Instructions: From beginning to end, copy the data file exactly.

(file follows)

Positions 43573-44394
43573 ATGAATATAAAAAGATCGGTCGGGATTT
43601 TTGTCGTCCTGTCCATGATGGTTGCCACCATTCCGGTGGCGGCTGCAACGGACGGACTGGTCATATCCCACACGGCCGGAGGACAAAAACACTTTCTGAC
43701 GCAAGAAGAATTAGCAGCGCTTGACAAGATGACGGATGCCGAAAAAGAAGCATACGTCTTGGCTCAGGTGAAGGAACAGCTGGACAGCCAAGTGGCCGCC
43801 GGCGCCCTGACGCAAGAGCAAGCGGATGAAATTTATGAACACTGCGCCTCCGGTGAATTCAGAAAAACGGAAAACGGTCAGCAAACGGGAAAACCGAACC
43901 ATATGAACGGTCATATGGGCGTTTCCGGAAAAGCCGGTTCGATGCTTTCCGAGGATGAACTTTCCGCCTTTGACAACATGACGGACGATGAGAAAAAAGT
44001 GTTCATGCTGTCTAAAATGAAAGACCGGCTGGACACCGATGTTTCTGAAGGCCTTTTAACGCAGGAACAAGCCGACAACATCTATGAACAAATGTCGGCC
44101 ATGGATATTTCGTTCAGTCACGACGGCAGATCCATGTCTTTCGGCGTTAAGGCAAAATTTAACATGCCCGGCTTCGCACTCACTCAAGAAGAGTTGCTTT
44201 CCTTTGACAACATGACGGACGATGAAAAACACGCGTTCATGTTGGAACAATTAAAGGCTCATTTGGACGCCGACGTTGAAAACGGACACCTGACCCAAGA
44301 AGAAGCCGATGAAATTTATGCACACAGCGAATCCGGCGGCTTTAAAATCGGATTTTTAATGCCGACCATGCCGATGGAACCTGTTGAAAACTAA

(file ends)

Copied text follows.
Positions 43573-44394
43573 ATGAATATAAAAAGATCGGTCGGGATTT
43601 TTGTCGTCCTGTCCATGATGGTTGCCACCATTCCGGTGGCGGCTGCAACGGACGGACTGGTCATATCCCACACGGCCGGAGGACAAAAACACTTTCTGAC
43701 GCAAGAAGAATTAGCAGCGCTTGACAAGATGACGGATGCCGAAAAAGAAGCATACGTCTTGGCTCAGGTGAAGGAACAGCTGGACAGCCAAGTGGCCGCC
43801 GGCGCCCTGACGCAAGAGCAAGCGGATGAAATTTATGAACACTGCGCCTCCGGTGAATTCAGAAAAACGGAAAACGGTCAGCAAACGGGAAAACCGAACC
43901 ATATGAACGGTCATATGGGCGTTTCCGGAAAAGCCGGTTCGATGCTTTCCGAGGATGAACTTTCCGCCTTTGACAACATGACGGACGATGAGAAAAAAGT
44001 GTTCATGCTGTCTAAAATGAAAGACCGGCTGGACACCGATGTTTCTGAAGGCCTTTTAACGCAGGAACAAGCCGACAACATCTATGAACAAATGTCGGCC
44101 ATGGATATTTCGTTCAGTCACGACGGCAGATCCATGTCTTTCGGCGTTAAGGCAAAATTTAACATGCCCGGCTTCGCACTCACTCAAGAAGAGTTGCTTT
44201 CCTTTGACAACATGACGGACGATGAAAAACACGCGTTCATGTTGGAACAATTAAAGGCTCATTTGGACGCCGACGTTGAAAACGGACACCTGACCCAAGA
44301 AGAAGCCGATGAAATTTATGCACACAGCGAATCCGGCGGCTTTAAAATCGGATTTTTAATGCCGACCATGCCGATGGAACCTGTTGAAAACTAA